Ravell Call, Deseret News
Kids smoke on Main Street in downtown Salt Lake City.

Sometimes it takes time for governmental institutions to catch up with conventional wisdom. In the case of deadly tobacco, for example, it has taken the U.S. government 225 years to get up to speed.

In a landmark move last week, the U.S. House of Representatives passed legislation that would put the tobacco industry under the umbrella of federal health officials for the first time. Now it will be up to the U.S. Senate and President Bush to decide if Big Tobacco should be seen as a public health issue.

In the minds of Americans, however, that issue was decided decades ago. Even kids in the 1960s knew enough to call cigarettes "cancer sticks" and "coffin nails."

The foot-dragging to regulate tobacco has gone on for centuries. And a lot of ironies have been stirred up in that time. The notion of the government subsidizing tobacco crops while, at the same time, sending the surgeon general onto the airwaves backed by government money to decry tobacco was both humorous and sad. And using tax revenue from tobacco sales to combat tobacco sales has always seemed wrong-headed. And how many Americans recently wailed about lead paint coming out of China, while a cigarette dangled from their lips?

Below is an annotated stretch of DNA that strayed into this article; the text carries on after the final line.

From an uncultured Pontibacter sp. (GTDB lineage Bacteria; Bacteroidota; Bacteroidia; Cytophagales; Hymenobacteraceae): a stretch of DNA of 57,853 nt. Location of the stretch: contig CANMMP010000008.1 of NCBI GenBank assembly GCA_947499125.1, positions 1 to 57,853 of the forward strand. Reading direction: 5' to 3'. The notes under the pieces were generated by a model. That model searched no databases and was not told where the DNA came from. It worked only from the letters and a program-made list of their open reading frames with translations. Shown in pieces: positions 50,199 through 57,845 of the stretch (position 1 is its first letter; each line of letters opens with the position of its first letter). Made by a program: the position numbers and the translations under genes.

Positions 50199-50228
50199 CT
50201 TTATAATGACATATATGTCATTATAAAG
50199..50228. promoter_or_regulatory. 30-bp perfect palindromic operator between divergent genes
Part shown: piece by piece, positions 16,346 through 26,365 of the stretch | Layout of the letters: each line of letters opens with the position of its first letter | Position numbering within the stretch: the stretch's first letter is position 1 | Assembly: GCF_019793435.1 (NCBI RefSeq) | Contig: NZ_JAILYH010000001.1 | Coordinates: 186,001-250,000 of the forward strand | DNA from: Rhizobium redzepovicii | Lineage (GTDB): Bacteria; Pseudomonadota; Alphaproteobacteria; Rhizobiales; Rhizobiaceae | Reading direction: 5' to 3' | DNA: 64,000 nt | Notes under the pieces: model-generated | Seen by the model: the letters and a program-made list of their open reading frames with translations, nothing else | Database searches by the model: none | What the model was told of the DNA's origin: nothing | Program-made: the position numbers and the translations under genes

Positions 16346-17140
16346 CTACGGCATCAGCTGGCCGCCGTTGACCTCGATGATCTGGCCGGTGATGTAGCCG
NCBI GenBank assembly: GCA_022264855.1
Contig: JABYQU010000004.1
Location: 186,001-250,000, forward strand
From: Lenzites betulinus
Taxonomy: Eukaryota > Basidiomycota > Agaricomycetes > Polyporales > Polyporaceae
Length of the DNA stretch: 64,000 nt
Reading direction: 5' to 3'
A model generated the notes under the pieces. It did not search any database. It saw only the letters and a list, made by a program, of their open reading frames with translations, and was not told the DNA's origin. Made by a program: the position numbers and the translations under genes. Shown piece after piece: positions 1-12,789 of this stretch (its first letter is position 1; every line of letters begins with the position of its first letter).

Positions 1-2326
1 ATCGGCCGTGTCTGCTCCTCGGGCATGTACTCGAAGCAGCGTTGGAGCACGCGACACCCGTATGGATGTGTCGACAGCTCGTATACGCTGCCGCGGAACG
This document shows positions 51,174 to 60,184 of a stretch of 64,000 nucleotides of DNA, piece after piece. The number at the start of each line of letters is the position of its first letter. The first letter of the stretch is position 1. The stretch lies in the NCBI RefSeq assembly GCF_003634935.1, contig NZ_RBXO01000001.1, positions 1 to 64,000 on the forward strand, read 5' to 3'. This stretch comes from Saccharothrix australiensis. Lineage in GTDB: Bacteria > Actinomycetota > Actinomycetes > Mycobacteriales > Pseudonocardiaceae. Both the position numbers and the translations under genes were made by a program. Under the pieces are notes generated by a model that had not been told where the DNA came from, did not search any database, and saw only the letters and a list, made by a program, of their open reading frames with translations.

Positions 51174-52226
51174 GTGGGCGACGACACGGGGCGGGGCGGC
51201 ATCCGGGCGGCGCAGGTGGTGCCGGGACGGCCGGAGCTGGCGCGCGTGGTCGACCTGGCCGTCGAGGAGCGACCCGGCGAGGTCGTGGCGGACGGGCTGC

But now, after a decade of pushing, shoving and coaxing, Sen. Henry Waxman, D-Calif., has finally pried open the eyes of politicians in Washington. Tobacco is not an economic issue. It is not a freedom-of-choice issue. It is an issue of public health and safety. And it's time the government started taking tobacco half as seriously as it takes other deadly toxins.

The House bill would cinch up restrictions on tobacco advertising and impose federal penalties for selling tobacco to minors. But the real haymaker is the Food and Drug Administration would be in charge of regulating tobacco — and that's a body blow to the industry. In future months we may see candy-flavored cigarettes taken from shelves, see menthol taken out of tobacco and see a reduction in the amount of nicotine.

Opponents claim it will clog the system and create havoc. But isn't that what tobacco has been doing to Americans since Jamestown?

Still, despite all the warnings, public service announcements and scientific evidence, one in five Americans continues to smoke. It's time to stub out the problems.

It's time for Americans to quit "smoking 'em if they've got 'em" — not only for their own well-being but the well-being of everyone who comes in contact with them.